Introduction to Japanese Candlestick Charts

Japanese Candlesticks are one of the most widely used chart types. The charts show a lot of information, and do so in a highly visual way, making it easy for traders to see potential trading signals and perform analysis with greater speed.  Here we’ll look at what Japanese Candlesticks are, how the “candles” are created and basic candlestick interpretation.

Japanese Candlestick Charts

Japanese Candlesticks are a type of chart which shows the high, low, open and close of an assets price, as well quickly showing whether the asset finished higher or lower over a specific period. Candlesticks can be used for all timeframes–from a 1 minute chart right up to weekly and yearly charts.

When information is presented in such a way, it makes it relatively easy–compared to other forms of charts–to perform analysis and spot trade signals.

Figure 1. Japanese Candlestick Chart – EUR/USD 5 Minute

figure 1 japanese candle example Source: http://www.freebinaryoptionscharts.com/

Most of the time the candles will be specific color combinations such as green and red, blue and red, or white and black. The charts on Free Binary Options Charts use a green and red color scheme for the Japanese Candlesticks.

Japanese Candlestick Creation

Color is important in Japanese Candlesticks. A green bar (sometimes blue or white) indicates that the price closed higher than the open price of the bar. A red bar indicates that the price closed lower than the open price of the bar.

Figure 2. Japanese Candlestick Green and Red Candles – EUR/USD 5 Minute

figure 2 up and down bars Source: Free Binary Options Charts

To understand how this works, we’ll need to look at how each bar is constructed.

As indicated, each candle provides information on the open, close, high and low of an assets price. Each reflects the time period you have selected for your chart. For example, in the figure 1 and 2 a 5 minute chart was used, which means each candle shows the open, close, high and low price information for a 5 minute period. When 5 minutes has elapsed a new 5 minute candle starts. The same process occurs whether you use a 1 minute chart or a weekly chart.

The open and close are marked by the “fat” part of the candlestick. This is called the real body, and represents the difference between the open and close. If the close is higher than the open, the candle will be green; if the close is lower than open the bar will be red.

The open or close are not necessarily the high or low price points of the period though. The high and low prices for the period are marked by a “wick” or “upper shadow” and “lower shadow.” The high point of the upper shadow gives the highest price the asset went during that period, and the low point of the lower shadow gives the lowest price the asset went during that period. Figure 3 shows the basic construction.

Figure 3. Japanese Candlestick Construction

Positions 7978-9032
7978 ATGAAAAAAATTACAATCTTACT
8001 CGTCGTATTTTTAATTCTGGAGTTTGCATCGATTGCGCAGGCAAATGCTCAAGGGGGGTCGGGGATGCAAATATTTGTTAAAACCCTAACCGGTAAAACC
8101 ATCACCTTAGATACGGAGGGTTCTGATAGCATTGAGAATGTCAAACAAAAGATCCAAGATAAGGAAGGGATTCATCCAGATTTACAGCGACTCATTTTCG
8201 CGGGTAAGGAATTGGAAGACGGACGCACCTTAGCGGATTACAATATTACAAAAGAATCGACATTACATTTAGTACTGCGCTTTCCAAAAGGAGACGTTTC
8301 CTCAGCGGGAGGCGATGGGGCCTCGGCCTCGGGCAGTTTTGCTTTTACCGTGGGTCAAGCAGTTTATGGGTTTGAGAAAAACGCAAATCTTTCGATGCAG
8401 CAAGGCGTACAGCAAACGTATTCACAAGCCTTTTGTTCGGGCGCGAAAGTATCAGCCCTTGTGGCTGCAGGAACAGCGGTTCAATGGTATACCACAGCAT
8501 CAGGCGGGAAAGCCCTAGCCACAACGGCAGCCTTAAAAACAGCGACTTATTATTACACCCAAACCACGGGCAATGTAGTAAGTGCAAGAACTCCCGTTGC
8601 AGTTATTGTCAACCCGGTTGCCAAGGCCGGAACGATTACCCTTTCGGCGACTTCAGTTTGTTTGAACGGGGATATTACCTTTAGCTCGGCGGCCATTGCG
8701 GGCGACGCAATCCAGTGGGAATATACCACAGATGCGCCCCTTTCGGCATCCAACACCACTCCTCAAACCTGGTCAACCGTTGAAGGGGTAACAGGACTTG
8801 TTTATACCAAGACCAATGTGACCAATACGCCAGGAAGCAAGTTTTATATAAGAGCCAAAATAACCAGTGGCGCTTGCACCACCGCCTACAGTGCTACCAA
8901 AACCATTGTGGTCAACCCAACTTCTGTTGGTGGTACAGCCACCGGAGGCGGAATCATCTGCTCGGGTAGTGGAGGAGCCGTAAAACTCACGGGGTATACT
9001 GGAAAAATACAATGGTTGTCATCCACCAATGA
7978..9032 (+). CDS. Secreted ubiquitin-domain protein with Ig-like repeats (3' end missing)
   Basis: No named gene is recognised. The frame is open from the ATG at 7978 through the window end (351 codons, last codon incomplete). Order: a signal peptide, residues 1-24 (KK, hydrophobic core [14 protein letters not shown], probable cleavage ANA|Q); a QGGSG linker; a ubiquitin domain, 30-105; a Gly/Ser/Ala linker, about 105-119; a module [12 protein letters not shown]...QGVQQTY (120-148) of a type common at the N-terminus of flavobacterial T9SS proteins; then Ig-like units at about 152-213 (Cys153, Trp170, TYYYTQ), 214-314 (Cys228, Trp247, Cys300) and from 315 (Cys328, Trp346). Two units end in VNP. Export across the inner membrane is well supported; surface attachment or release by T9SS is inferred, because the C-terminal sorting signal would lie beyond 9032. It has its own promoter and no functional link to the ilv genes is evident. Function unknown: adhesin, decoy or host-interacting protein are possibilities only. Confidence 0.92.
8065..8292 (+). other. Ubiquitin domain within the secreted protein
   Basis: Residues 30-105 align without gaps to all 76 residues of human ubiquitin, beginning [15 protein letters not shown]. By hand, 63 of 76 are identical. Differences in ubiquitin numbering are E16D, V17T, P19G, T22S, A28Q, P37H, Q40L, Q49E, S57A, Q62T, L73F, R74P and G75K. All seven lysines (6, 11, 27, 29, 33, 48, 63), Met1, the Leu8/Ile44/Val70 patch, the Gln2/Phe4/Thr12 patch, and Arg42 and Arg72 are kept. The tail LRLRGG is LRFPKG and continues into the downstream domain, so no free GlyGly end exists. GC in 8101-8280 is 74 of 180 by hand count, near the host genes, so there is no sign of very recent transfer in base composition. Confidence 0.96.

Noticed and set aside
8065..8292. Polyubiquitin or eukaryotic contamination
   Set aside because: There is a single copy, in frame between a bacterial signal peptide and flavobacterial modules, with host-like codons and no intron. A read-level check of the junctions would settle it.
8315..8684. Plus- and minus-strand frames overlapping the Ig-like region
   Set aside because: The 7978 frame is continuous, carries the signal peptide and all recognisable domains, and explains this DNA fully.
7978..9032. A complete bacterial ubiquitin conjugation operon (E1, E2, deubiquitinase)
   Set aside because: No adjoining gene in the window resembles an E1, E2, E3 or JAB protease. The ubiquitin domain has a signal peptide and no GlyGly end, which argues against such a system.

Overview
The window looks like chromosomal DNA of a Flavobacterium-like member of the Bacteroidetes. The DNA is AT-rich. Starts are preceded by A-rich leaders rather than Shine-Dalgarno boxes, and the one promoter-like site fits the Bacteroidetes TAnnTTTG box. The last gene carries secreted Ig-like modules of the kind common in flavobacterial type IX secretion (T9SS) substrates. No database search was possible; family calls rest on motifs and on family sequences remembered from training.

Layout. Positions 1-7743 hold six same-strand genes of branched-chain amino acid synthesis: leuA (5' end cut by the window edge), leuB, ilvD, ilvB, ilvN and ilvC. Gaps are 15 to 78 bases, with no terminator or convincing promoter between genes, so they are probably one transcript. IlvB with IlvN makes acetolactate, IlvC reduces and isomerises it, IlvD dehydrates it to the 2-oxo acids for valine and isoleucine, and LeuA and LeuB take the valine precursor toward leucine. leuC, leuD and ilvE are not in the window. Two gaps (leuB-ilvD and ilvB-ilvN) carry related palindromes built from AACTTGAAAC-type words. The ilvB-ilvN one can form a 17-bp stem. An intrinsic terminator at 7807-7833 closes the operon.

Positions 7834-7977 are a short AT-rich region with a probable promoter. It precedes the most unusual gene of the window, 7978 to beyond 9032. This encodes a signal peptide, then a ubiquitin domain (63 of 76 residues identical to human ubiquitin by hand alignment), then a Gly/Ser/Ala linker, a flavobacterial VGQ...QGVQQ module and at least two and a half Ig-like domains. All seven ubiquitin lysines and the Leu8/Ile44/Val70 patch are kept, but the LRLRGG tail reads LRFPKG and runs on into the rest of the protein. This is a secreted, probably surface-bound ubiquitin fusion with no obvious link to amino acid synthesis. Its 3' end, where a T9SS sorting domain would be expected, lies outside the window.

figure 3 candle construction

If there are no upper or lower shadow it means the open and close were also the high and low for that period.

Occasionally you will also see bars that are nearly all upper and/or lower shadow, with very little real body.

Figure 4. Japanese Candlestick Long Shadows – EUR/USD 1 Hour

figure 4 long shadows

Figure 4 shows several examples of candlesticks with long shadows (also called “tails”). Let’s focus on the one in the blue box. The upper shadow reflects the highest price hit in this one hour period, the lower shadow shows the lowest price hit during the hour, and the small red real body shows that the price closed marginally lower than it opened.

To see the exact prices of the open, close, high and low you can click on a candlestick on Free Binary Options Charts to see a pop-up which provides you with all the info. Figure 5 shows info for the same bar addressed in figure 4.

Figure 5. Japanese Candlestick Info Box

figure 5 candlestick info box Source: Free Binary Options Charts

Interpretation

Due to the highly visual construction of candlesticks there are many candlestick patterns which traders use for analysis and to establish trade signals (read: A Powerful Candlestick Price Pattern). Such patterns are beyond the scope of this article, but there are general principles that those new to Japanese Candlestick charts should understand.

  • A long real body indicates stronger pressure than a small real body. For example, a long green body represents stronger buying pressure than a small green body. A long red body represents stronger selling pressure than a small red body.
  • Shadows can be used to determine what group of traders–buyers or sellers–was strongest at the close of a candle. While not always, it is quite possible that the strongest group at the close of the prior bar will be strongest heading into the next bar.
  • A long lower shadow with very little upper shadow indicates sellers tried to push the price down, but ultimately the buyers succeeded in pushing the price back up and were strong at the close.
  • A long upper shadow with very little lower shadow indicates buyers tried to push the price up, but ultimately the sellers succeeded in pushing the price back down and were strong at the close.

Final Word

Japanese Candlestick charts are the preferred choice of many traders since the price moves are easy to see and trade signals can be seen spotted quite quickly. There are many Japanese Candlestick chart patterns to explore and methods which can be devised based on the visual nature of candlesticks. Play around with the free charts offered on http://www.freebinaryoptionscharts.com/ to get a feel for candlesticks and how to trade with them.